In Bolter, it is explained that writing space is a combination of what materials you are working with along with the cultural choices and practices. "Moreover, each space depends for it's meaning on previous spaces or on contemporary spaces against which it competes (12). I am including this quote and paraphrase to preface the rest of my entry. Each writing space we have utilized throughout history has been less advanced than the one to follow, creating an upgrade as each new space is created. An example of this is used in Bolter by the comparison of the hierarchal order of the scroll, to the codex, to the written book; each was an upgrade from the previous. An example I personally might use would be an upgrade from written work, to the typewriter, to the computer. However, although we could compare several forms of writings spaces to another and argue which is an upgrade from the next, I think the more important stream of thought to consider is that found in a quote in bolter.
"Writing, even writing on a computer screen, is a material practice, and it becomes difficult for a culture to decide where thinking ends and the materiality of writing begins, where the mind ends and the writing space begins. With any technique of writing--on stone or clay, on papyrus or paper, and on the computer screen--the writer may come to regard the mind itself as a writing space" (13).
Bolter suggests that although the form with which we choose to record our thoughts down on might change, the writing space itself--the mind--does not change at all and in fact stands as the writing space throughout history.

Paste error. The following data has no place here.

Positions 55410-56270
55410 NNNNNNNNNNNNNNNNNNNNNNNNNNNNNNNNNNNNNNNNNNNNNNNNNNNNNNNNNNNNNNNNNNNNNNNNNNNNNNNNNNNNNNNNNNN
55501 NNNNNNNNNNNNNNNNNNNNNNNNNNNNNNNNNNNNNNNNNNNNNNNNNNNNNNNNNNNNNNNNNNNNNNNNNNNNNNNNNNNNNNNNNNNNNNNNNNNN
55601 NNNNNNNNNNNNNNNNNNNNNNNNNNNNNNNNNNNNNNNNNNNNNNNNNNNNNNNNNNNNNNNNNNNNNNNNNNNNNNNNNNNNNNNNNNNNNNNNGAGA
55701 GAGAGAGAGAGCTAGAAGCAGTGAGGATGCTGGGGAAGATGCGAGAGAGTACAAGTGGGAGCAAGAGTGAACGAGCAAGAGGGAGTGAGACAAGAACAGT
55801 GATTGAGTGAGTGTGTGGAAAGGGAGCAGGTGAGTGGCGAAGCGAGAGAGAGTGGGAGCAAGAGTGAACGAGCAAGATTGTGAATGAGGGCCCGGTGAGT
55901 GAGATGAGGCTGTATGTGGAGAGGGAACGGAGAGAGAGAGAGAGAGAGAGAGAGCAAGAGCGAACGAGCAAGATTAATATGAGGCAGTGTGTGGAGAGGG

With these thoughts laid down from my writing space, I am now going to answer a more interesting question. What does hypertext refashion? I think that hypertext refashions a technology, and not a writing space. Hypertext just allows us to move from one web page to another in a speedy fashion, while steering us directly to an image, table, or page of information that we wanted to gain more insight on. (This example is described in Bolter between pages 33-34). With this being said, I see the hypertext as refashioning the previous webpage that lacked the usage of direct links. However, I do think the idea of hypertext follows the reformation of a new writing space--the way we think about things in our mind. Nowadays we want to move to from one thing to another with great speed; hence I think we are refashioning our technological options to fit our refashioned writing spaces in our minds.
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